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401(k) Costs Coming Down, But Small Plans Still Twice as Expensive

Industry Trends and Research

Despite 401(k) plan investors paying less to invest than they ever have, even compared to just a year ago, the basis points saved are not shared equally by all defined contribution (DC) plan participants.

And while this isn’t a new concept, the cost participants pay to invest in their DC plans continues to depend significantly on the size of their employer, according to Morningstar’s 2023 Retirement Plan Landscape Report, which examines major trends in the U.S. defined contribution system.  

The firm examined the asset-weighted expenses associated with the plan, overall plan administration expenses and the total cost, which is the sum of both these numbers on a plan-by-plan basis. Not surprisingly, in both regards, scale is an enormous advantage. It found that individuals who work for smaller employers and participate in small plans pay around double the cost to invest as participants at larger plans—around 84 basis points in total compared with 40 basis points, respectively.

Small plans also feature a much wider range of fees among plans, with 35% of plans costing participants more than 100 basis points in total. Further, Morningstar reports that many plans are still outliers, with unusually high fees relative to their peers, particularly outside of the largest thousand or so plans in the U.S.

This leaves workers at smaller employers potentially having 9% less saved at retirement due simply to higher fees, the report emphasizes.  

“Fortunately, the majority of DC plan participants are in larger plans and benefit from the lower costs of these plans, with 80% of participants in plans charging less than 80 basis points, despite these plans only making up just 57% of the market,” writes Lia Mitchell, Senior Analyst at Morningstar and author of the report.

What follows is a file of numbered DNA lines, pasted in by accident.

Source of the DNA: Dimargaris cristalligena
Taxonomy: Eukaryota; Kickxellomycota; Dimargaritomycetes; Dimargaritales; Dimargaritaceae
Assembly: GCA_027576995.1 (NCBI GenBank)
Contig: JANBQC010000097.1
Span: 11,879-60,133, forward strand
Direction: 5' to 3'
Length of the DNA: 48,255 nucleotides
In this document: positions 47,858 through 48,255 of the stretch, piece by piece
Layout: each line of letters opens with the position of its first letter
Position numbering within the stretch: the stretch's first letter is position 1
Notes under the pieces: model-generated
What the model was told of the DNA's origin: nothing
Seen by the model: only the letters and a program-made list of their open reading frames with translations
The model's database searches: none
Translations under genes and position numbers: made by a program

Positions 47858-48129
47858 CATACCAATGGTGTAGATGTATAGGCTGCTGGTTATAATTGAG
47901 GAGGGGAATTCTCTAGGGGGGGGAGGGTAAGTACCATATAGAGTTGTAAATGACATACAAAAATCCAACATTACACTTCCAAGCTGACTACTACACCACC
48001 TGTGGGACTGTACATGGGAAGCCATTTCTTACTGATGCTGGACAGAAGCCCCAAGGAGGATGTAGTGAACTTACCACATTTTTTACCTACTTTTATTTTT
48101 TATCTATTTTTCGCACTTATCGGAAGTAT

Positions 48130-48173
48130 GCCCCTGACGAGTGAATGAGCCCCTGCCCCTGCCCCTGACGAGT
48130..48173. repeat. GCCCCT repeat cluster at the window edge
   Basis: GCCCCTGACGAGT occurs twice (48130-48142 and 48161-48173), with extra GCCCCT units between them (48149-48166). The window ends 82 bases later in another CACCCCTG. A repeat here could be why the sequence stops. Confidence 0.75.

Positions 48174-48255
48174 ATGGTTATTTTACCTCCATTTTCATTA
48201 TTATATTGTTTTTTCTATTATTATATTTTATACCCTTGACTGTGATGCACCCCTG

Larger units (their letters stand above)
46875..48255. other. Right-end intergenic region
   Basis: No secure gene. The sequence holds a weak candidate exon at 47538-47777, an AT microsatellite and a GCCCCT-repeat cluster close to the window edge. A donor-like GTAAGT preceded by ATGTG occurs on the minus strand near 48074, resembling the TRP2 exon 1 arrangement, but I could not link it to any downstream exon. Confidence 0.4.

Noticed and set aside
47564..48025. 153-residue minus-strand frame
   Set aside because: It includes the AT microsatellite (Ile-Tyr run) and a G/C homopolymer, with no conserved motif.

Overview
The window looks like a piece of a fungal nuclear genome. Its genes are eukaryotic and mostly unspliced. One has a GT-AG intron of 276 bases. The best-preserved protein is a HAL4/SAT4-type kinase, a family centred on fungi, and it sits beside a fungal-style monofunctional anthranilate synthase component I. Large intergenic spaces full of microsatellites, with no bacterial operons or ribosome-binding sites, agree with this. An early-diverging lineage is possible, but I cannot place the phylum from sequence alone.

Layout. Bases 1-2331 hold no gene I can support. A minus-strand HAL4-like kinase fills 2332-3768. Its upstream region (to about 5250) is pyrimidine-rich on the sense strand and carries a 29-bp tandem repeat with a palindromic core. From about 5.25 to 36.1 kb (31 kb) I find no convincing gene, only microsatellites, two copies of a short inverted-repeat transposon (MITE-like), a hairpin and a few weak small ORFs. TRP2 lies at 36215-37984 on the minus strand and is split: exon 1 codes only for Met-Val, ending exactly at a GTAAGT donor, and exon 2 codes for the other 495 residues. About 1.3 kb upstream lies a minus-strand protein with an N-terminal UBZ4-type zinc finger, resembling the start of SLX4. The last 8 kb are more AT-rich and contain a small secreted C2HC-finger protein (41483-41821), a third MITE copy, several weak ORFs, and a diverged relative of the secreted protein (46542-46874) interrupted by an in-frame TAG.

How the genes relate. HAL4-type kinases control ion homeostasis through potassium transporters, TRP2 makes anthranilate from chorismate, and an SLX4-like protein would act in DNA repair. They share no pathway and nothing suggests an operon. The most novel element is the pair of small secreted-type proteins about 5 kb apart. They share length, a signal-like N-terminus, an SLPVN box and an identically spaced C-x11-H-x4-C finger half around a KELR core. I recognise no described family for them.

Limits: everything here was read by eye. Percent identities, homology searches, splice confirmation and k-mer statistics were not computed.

Still, while the median costs have dropped across all plan sizes, the median small plan moved the needle slightly faster, dropping 4 basis points in 2020 compared with 2019, while medium, large and mega plan total costs fell by 2, 3, and 1 basis points, respectively, the report notes.

That said, the report suggests that structural changes may be the only way to truly address this discrepancy in plan costs. One attempt at such a change was the creation of pooled employer plans, but because they were introduced in 2021, there is not yet a complete set of annual data that can be used to evaluate their effectiveness, Mitchell notes. Nevertheless, PEPs could help close this gap if there is sufficient and smart uptake, she adds.  

CIT Adoption

Another possibility that could aid in lowering costs is the broader adoption of Collective Investment Trusts, the report further suggests.   

Since 2012, CITs have grown from 13% of assets in DC plans, up to 28% of assets in 2021. Over that time, DC plan CIT assets more than quadrupled from $463 billion to $2.25 trillion, while DC plan mutual fund assets doubled from $1.52 trillion to $3.25 trillion.

During that period, the largest plans in the U.S. started moving away from mutual funds and today hold nearly 88% of all CIT assets. CITs have also doubled their share among the largest plans from 17% of assets in 2012 to 36% in 2021.